A few miles below the park stands Dam 3 and the nation's leading producer of smallmouth bass, the Mammoth Spring National Fish Hatchery. An aquarium, a self-guided hatchery tour, and a placid, tree-shaded riverside grove also attract visitors.

But the lure of the Spring River, at least on the weekends, has little to do with peace, quiet, or even nature.

You can float more than 60 miles, mostly through private land, from the hatchery to the Spring's confluence with the Black River. But the nine-mile, four-hour trip down from Dam 3 to the Many Islands Campground is the river's most popular float.

The trip for many actually begins at Many Islands where a large man in T-shirt and shorts stands in front of a bright orange school bus bawling out the names of floating parties. A ragtag corps of party animals, church kids, college students, high-schoolers, and families clamber aboard buses for the 10-mile road trip north on U.S. Highway 63.

At the dusty put-in, buses disgorge floaters of all shapes and sizes. Saturdays in mid-summer hundreds of floaters load up coolers of beer and snacks and hop into shiny aluminum canoes at the put-in.

A state law that went into effect August 13th requires tie-downs for ice chests and litter bags aboard all boats. It also prohibits glass containers on the river. But on this day, only a few boaters appear to meet these requirements.

Gordon Kumpuris, the Arkansas Canoe Club president, says he hasn't paddled the Spring River in years, partly because of the boozing crowds. "The volume of people, the tremendous amount of alcohol, and the fact that you seldom see anyone wearing a [life vest] -- those three things equal a bad day on the river and potentially a dangerous time," he says.

It's a safe bet that few of the canoeists have taken the club's canoe instruction and safety courses. Most seem a little befuddled by canoe- handling basics. They chicken-choke their paddles, fight for balance, and struggle mightily to gain a straight line downstream as gear and coolers slide along the length of their canoes.

"Whoo-hoo!" a barechested, tattooed young man hollers and holds his beer high. Redwing blackbirds spook and flap for cover in the lush greenery lining the banks. Several paddlers tump their boats within feet of the bank.

And out in the cool river flow, two dozen boats clunk together as the crews orient themselves. Someone's bright yellow paddle floats by. Almost nobody wears the life vests issued with the rental boats.

"Where you from? We're from Memphis," a beery floater shouts.

There are probably 40 canoes clustered in the first mile. At times, it appears one could walk from boat to boat. Somewhere in the group a boombox thumps out an insistent bass beat.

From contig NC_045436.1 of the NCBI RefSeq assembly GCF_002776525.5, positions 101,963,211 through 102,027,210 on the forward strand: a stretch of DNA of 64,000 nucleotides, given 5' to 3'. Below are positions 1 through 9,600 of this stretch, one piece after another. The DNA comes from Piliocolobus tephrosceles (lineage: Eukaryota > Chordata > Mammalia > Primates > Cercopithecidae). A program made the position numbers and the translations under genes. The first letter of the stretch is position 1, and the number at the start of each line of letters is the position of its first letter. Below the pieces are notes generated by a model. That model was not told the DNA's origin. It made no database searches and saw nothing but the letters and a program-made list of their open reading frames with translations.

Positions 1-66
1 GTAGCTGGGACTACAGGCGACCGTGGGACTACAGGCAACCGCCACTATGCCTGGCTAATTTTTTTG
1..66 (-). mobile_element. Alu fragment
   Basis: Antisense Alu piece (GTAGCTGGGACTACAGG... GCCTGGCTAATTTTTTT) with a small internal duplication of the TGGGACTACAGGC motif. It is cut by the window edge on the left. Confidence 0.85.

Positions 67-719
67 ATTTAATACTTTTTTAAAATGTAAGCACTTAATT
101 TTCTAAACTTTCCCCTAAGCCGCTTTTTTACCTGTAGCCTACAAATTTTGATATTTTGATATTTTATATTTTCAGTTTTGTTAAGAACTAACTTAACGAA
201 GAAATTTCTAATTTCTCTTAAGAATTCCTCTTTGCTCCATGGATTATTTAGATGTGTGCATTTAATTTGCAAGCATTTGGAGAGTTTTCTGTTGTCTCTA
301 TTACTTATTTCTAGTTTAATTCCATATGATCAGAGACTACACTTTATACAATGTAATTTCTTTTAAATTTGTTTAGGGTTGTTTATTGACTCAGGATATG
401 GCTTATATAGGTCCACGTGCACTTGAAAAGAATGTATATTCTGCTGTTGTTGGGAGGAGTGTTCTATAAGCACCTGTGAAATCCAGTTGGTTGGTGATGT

Here, still close to the river's gushing cold-water source, is where the big trout lurk under the rocky ledges. But aside from the silent flyfishers standing like herons in the shallow stream, no one seems much interested in wildlife.

PHOTO BY Dylan Davis
"Get me a goddamn beer," barks a bikini-clad woman standing in a canoe.

"Get your own damn beer," says the man in the stern. A child sits on the beer chest in the middle, looking thrilled and a little embarrassed. Downstream, two young guys engage in horseplay, wrestling in the shallows, grunting, issuing muffled shouts.

The Spring River owes much of its undeniable charm to the shallow rock ledges and waterfalls that punctuate its course. But they also present a measure of danger.

The Mississippi man who drowned in July died near Saddler Falls, about two miles above Many Islands. In 1999, a Mountain Home canoeist drowned near High Falls, a six-foot drop near Hardy. His family filed suit in June, contending an outfitter didn't properly inform him of the river's hazards.

Over the Falls

The Spring is an easy float for even first-time canoeists. But the drinking, the inexperience, and the sheer number of boaters sketch a narrow, ugly line between comedy and tragedy on the Spring's ledges and few fast-water bends.

Aluminum canoes crash through tricky passages one right after another -- sometimes two and three boats abreast -- noisily piling up against each other and eventually snagging other errant canoes.

The spilled contents of the temporarily wrecked boats -- beer cans and bottles, shirts, soggy smokes, flip-flop shower shoes, suntan lotion containers, paddles, life vests, and assorted trash -- bob downstream from the wrecks.

At one such crash scene, two tattooed men in their 20s laugh loudly as they watch friends scramble to recover from a dunking. One of the illustrated men bellows to his friends, "Man, it'd SUCK to be you!"

A cluster of canoes crowds the muddy bank of the river -- right next to a sun-dazzled bed of empty beer cans, hundreds of them, at streamside. A bearded man locals call "the hermit" presides as apparent keeper of the cans.